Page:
PCL, PLAAllylamine, C2H4/N2Osteoblast, 3 T3 fibroblastIncreased cell metabolic activity and improved cell colonization in the core region of the scaffold[63]
Titanium alloyAllylamine and ethylene diamineMG63Improved cell adhesion, function and spreading[64]
LUX tissue culture dishesAcrylic acidRat osteosacroma cellsImproved cell adhesion[65]
PETAcrylic acid and allylamineHuman neuroblastoma cellsImproved cell adhesion, differentiation and maturation[66]
PEEKAcrylic acidMC3T3-E1Improved cell adhesion, spreading and proliferation[67]
PET, SiC2F4CVECEnhanced endothelial cell response; increased cell attachment, spreading and viability[68]
PCL, PLLAO2, acrylic acid, allylamineMC3T3-E1Improved protein adsorption and cell attachment[69]
TiAllylamineMG63Improved adhesion and cell functions[45]
PETAllylamineHuman skin fibroblastImproved cell attachment, viability and metabolic activity[70]
PSIsopropyl alcoholFibroblastEnhanced cell attachment and proliferation[71]

Table 1.

Summary of some of the studies on plasma surface modification of materials and their effect on cell adhesion and growth.

Furthermore, plasma polymer films were used for bacterial adhesion and biofilm prevention by coating the surface with a suitable antibacterial agent (e.g., silver nanoparticle).

Xiaolong et al. [55] produced PET fabrics with antibacterial properties by depositing a plasma polymer organosilicon film where silver nanoparticles were incorporated. A similar study was also conducted on PET meshes by plasma polymerization of acrylic acid followed by incorporation of Ag nanoparticles [56]. Results showed excellent mesh antibacterial properties with a decrease of more than 99.7% in bacterial concentration compared to an untreated mesh. In another study, Degoutin et al. [57] used plasma to graft acrylic acid onto nonwoven polypropylene and the carboxyl groups were used to immobilize an antibiotic “gentamicin.” Results showed a 99% efficacy against E. coli bacteria.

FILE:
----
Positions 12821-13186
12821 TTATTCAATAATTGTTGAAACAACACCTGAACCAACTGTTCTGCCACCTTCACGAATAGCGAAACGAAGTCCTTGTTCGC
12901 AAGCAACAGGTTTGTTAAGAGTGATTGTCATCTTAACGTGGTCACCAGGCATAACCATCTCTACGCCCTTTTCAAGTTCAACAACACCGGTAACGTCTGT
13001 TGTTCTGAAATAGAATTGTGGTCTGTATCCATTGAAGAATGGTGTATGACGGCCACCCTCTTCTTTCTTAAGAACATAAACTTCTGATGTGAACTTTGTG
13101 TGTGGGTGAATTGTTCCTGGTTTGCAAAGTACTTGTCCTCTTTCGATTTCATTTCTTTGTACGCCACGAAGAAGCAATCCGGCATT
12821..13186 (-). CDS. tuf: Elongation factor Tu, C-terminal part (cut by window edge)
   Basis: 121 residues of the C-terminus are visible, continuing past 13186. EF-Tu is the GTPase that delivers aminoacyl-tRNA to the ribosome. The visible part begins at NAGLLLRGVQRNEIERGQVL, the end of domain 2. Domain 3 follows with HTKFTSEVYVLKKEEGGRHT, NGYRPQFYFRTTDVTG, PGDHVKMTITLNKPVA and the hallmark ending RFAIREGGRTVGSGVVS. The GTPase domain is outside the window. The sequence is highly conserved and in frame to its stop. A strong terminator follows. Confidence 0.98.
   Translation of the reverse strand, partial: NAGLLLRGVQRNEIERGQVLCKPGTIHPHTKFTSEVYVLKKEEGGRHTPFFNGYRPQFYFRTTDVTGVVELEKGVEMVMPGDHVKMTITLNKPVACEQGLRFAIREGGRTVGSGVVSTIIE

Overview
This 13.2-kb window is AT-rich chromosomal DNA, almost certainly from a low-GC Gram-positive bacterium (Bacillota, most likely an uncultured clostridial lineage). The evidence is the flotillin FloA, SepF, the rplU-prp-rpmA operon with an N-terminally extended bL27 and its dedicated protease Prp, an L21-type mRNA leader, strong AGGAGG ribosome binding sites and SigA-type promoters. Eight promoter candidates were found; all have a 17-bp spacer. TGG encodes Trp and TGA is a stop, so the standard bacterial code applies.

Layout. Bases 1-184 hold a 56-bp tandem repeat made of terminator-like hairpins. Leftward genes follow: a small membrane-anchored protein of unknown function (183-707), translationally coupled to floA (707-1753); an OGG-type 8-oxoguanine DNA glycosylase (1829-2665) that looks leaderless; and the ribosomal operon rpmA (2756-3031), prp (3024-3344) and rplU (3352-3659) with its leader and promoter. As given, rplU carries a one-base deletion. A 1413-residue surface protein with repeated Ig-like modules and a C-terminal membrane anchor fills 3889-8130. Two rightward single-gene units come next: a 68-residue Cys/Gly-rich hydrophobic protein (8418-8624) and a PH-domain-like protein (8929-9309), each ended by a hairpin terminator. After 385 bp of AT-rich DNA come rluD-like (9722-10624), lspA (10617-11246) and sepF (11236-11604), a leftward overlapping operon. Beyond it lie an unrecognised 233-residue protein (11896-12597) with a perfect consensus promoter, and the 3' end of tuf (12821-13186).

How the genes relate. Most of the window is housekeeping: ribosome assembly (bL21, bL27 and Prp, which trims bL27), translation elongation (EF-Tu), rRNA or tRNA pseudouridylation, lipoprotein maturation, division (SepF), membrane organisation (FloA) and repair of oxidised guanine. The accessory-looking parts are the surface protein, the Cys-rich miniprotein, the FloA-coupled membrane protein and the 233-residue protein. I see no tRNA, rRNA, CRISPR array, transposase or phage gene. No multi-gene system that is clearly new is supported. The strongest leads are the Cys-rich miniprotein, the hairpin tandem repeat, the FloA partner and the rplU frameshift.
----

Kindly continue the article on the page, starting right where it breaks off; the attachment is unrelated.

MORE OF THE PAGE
These results and discussions strongly support the idea that polymer coatings represent a very promising way to modify a biomaterial surface in order to adapt it to a specific biomedical application.

4. Effect of aqueous environments on plasma polymers

For biomedical applications, the effect of water on the plasma polymer films is of particular importance.

Immersed in a solvent, plasma polymers can be subject to numerous processes such as:

  • delamination from the substrate

  • detachment of oligomers

  • swelling

  • reaction with the solvent

However, not many studies focus on the physic-chemical changes that happen to the plasma polymer films after exposure to aqueous environments.

Plasma polymer stability behavior depends on the type of the polymer. Muir et al. [72] studied the penetration of water into the films and characterized the swelling of allylamine (Aam) and heptylamine (HA) plasma polymers. When immersed in water, the plasma polymerized Aam film (ppAam) was found to swell by 5% and to contain 3% water whereas the ppHA film did not appear to swell but contained 5% water. The swelling characteristics of other plasma polymers have also been reported [73, 74, 75].